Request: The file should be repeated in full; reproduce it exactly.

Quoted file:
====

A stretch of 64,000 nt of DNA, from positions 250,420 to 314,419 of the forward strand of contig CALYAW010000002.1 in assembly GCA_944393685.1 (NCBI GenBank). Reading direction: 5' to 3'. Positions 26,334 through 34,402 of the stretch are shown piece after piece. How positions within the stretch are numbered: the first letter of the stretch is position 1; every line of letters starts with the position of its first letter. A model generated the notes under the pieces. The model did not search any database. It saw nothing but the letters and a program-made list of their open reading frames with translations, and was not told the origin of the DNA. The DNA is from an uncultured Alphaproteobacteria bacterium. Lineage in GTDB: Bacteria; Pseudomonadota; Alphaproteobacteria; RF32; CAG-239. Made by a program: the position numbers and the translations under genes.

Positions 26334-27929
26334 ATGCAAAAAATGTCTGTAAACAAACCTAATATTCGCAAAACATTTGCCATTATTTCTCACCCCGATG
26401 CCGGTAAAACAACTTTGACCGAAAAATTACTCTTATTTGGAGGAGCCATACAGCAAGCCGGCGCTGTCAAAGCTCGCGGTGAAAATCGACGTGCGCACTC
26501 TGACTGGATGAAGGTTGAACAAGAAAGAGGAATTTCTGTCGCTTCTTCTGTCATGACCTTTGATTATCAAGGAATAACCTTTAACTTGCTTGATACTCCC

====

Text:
A stretch of 64,000 nt of DNA, from positions 250,420 to 314,419 of the forward strand of contig CALYAW010000002.1 in assembly GCA_944393685.1 (NCBI GenBank). Reading direction: 5' to 3'. Positions 26,334 through 34,402 of the stretch are shown piece after piece. How positions within the stretch are numbered: the first letter of the stretch is position 1; every line of letters starts with the position of its first letter. A model generated the notes under the pieces. The model did not search any database. It saw nothing but the letters and a program-made list of their open reading frames with translations, and was not told the origin of the DNA. The DNA is from an uncultured Alphaproteobacteria bacterium. Lineage in GTDB: Bacteria; Pseudomonadota; Alphaproteobacteria; RF32; CAG-239. Made by a program: the position numbers and the translations under genes.

Positions 26334-27929
26334 ATGCAAAAAATGTCTGTAAACAAACCTAATATTCGCAAAACATTTGCCATTATTTCTCACCCCGATG
26401 CCGGTAAAACAACTTTGACCGAAAAATTACTCTTATTTGGAGGAGCCATACAGCAAGCCGGCGCTGTCAAAGCTCGCGGTGAAAATCGACGTGCGCACTC
26501 TGACTGGATGAAGGTTGAACAAGAAAGAGGAATTTCTGTCGCTTCTTCTGTCATGACCTTTGATTATCAAGGAATAACCTTTAACTTGCTTGATACTCCC